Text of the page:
Message from Tomorrow; a Near Future Time Travel, Science Fiction Novella
H. Bradley Stucki

“Message from Tomorrow” A near-future time travel, science fiction novella.

Andre Manus sat in the dark basement of his gothic-style mansion at the metal desk where he’d spent the last 3 years working, sweating, and making history. The only light came from a Tensor lamp shining a pool of illumination onto the hard desk surface. It highlighted four magazines spread out in front of him.

Andre’s picture was on the cover of each magazine; a symbol of his recent triumph of cracking the code and bringing on the next new revolution in computer science.

The Wired magazine cover read, “A New Einstein for our Age.” Computing magazine heralded, “Different Dimensions to Infinite Speed.” Inc. magazine blazoned, “Computing Fortune Blown Open.” And the one Andre was most proud of, Popular Science, read, “Breakthrough of the Century!”

Andre had made an evolutionary leap in computing. He’d found a way to process information instantaneously no matter how large or complex. It entailed sending that information into Space Time; have it processed there then moved back into normal Space Time as output. Since Space Time existed in different dimensions from our regular Space Time, it seemed as if no time had elapsed in the processing of the information. Now huge amounts of data and intricate and complex problems could be solved. The only time it took was in compiling the questions and assembling the relevant data. The computing power and time required would no longer be a barrier.

Yes, he’d done that. By all rights Andre should be proud. And he definitely was. The world was his. He owned the key to it all. Offers had poured in and he’d turned them all down, opting instead, with his wife Krissy as his business partner, to start their own company and control the new technology themselves. Virtually overnight they were mega-rich.

Yet it all was overshadowed by one stupid mistake. One mistake that had cost him everything!

His daughter had been killed in an auto accident. His wife had collapsed with grief and kicked him out of their new home and her life. His board of directors had learned he’d allowed his secret process, the basis of all his work, to be stolen, and they’d kicked him out of his own company and filed charges with the FBI. None of them cared he was just as much a victim as they were.
There was only one way to fix his life: That was to end it — Using his computer.

If it worked, everything would be fine. If not, there was always a gun.

“Message from Tomorrow” is a science fiction novella rollicking through 22,000 words. Get set for a thriller of a ride.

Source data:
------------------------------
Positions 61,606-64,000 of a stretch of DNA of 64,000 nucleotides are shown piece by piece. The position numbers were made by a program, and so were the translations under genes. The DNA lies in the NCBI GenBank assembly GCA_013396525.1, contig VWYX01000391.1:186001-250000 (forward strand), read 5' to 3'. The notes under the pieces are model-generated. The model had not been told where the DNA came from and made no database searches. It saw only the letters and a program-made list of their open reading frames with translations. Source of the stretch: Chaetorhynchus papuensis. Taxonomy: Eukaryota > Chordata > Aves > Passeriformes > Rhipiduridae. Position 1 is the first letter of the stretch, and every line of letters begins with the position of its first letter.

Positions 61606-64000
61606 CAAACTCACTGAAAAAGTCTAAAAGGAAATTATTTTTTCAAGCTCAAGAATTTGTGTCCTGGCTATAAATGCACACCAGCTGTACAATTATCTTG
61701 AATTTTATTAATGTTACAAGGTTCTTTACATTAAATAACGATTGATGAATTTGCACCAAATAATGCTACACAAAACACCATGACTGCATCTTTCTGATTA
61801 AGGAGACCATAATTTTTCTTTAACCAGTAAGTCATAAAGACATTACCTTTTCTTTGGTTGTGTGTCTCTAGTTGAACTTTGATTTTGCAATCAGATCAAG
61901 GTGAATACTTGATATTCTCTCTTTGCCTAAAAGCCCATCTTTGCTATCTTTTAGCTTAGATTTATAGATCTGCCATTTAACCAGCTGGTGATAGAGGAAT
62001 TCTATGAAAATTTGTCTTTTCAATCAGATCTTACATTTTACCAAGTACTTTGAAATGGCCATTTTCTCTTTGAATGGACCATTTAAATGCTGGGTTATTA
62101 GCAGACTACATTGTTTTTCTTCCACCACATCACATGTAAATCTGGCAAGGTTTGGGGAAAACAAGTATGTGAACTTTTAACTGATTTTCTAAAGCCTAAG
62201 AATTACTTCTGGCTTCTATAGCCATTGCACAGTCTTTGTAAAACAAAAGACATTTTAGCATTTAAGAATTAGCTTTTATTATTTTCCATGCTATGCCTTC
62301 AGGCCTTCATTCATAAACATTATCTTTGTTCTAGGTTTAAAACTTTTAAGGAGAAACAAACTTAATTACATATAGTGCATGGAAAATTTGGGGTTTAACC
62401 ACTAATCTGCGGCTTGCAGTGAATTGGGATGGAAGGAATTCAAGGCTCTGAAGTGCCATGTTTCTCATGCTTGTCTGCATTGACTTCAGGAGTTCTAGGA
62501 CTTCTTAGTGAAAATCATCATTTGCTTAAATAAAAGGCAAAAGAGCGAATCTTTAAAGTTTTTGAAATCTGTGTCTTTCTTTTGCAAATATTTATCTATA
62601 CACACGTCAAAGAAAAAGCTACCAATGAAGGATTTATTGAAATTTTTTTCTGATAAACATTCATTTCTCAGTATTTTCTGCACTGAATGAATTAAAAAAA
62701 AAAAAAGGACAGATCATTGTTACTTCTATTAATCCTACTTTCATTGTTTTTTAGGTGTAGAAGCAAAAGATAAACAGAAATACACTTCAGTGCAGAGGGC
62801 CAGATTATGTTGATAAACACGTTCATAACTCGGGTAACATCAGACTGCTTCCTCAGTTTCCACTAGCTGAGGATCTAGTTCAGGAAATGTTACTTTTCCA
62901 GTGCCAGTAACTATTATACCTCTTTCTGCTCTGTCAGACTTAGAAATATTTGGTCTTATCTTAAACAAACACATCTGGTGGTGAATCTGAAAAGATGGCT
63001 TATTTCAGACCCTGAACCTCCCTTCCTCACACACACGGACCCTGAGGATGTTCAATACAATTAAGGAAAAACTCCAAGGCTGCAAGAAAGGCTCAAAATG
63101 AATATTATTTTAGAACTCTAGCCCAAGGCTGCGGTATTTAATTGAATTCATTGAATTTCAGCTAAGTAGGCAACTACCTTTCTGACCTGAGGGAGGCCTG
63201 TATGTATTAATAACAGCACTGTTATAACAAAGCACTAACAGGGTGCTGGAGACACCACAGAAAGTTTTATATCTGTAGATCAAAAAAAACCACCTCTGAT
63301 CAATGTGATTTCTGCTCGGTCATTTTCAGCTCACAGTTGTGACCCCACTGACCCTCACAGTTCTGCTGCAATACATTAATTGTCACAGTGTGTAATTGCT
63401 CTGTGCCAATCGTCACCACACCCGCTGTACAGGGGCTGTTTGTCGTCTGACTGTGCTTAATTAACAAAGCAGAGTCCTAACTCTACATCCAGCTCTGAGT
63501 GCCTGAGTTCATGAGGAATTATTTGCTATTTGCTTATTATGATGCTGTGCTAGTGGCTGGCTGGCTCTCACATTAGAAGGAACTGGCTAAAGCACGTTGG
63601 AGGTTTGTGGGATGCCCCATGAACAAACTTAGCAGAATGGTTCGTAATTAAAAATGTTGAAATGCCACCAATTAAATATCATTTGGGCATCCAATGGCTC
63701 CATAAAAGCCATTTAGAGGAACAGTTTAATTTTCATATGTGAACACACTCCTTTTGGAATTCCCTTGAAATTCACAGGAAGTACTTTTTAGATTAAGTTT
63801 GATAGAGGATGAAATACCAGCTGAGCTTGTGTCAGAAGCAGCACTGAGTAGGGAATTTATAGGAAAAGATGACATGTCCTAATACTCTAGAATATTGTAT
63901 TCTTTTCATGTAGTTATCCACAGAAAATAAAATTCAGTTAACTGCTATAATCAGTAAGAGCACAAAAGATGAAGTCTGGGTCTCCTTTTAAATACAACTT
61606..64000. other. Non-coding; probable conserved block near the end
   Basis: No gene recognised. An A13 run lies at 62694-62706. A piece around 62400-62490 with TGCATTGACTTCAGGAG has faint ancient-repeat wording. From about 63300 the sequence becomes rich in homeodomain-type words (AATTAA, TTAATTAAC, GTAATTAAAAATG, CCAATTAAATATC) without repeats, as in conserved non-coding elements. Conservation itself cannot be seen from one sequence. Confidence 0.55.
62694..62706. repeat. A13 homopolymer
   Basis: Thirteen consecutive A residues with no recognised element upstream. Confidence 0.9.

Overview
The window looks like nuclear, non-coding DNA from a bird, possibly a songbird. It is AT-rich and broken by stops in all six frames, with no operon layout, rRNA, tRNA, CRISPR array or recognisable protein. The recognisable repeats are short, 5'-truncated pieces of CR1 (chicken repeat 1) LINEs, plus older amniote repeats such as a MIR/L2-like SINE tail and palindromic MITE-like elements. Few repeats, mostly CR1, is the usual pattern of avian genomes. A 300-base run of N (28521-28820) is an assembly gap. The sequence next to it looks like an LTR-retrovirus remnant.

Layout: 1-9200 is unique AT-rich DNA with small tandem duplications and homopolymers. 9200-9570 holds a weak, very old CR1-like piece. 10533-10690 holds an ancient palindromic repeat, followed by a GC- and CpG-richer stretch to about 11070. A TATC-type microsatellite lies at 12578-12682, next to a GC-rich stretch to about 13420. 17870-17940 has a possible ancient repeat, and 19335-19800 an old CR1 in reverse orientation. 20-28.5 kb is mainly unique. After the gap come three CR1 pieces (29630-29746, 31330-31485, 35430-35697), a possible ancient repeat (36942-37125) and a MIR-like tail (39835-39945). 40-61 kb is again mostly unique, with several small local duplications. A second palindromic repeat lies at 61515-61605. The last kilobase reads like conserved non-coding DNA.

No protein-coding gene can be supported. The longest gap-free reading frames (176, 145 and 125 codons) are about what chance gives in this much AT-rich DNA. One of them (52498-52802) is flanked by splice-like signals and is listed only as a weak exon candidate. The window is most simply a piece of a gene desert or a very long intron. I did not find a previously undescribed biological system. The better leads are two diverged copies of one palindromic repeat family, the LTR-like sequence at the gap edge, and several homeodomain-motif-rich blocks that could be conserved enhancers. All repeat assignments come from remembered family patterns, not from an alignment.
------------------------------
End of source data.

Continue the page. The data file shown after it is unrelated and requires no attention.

Don’t believe it? “Look inside.” Get the free sample. See for yourself.

If you like mystery and suspense; if you like family drama; if you like science fiction and time travel, you’ll enjoy this novella.

This is a new-type thriller with computer science and a touch of Space Time fiction mixed in.

The mystery and suspense is fast paced. The family drama is heart wrenching. The time travel is different than you’ve seen before.

Check it out!

Message from Tomorrow; a Near Future Time Travel, Science Fiction Novella book cover

This was, not to put too fine a point on it, ridiculous. There were the usual profusion of grammatical errors you see in many self-published works; more than I’d be comfortable with for the number of words, extend it to a novel and they’d be profuse.

But, the whole idea of the story is totally ruined. So I’m going to give a few spoilers just to get it off my chest.

The basic idea of the story is that a chap develops a wonderful new technology but, after it’s stolen by a bit of chicanery, his life spirals out of control and he is considering killing himself. Then he has the bright idea of sending a message back in time (he realises this has already happened to him but we don’t find out until we’ve already read three quarters of the story). He manages to send a message back (although it’s only 3 words and the extrapolation of what they “must” mean is absurd, especially because the event they relate to hasn’t happened to his former self, but we ignore that). Having received these words he decides to be more careful in future, and executes a plan to enable better decisionmaking. This is pivotal to the story. Make a better decision next time so what happened the first time won’t happen again. Logical? yes, yes indeed.

So, the decision comes around again. But does he use this wonderful new method of decisionmaking? yes, of course he does. But he also gets … “feelings” … The text says, “There was something about this meeting. It was like they’d met before in ‘this’ meeting . . . But he knew they hadn’t met before. Andre’s feelings of discord were spiking inside yet he held his face calm. This was a critical junction of some sort. He didn’t know how he knew it, but this decision seemed more vital…”

So, the moral of the story is shot to bits. The entire point of the story, that you take care when making decisions, is cliched enough. But to execute it in such a way that you only worry about using your decisionmaking system when prompted by ineffable, temporally-confused feelings? Who gets away with selling that sort of idea?

And as if that weren’t enough, no teenager in the modern age is anything like Allie. Minus a hundred points for a girl who can drive on her own yet can’t get through a single piano recital without her daddy there and then only uses the word “stupid” to complain about it. Realism? I think not. NEXT!!!

Published by Sean Randall

I am an avid reader, technologist and disability advocate living in the middle of England with my wife, daughter and pets.

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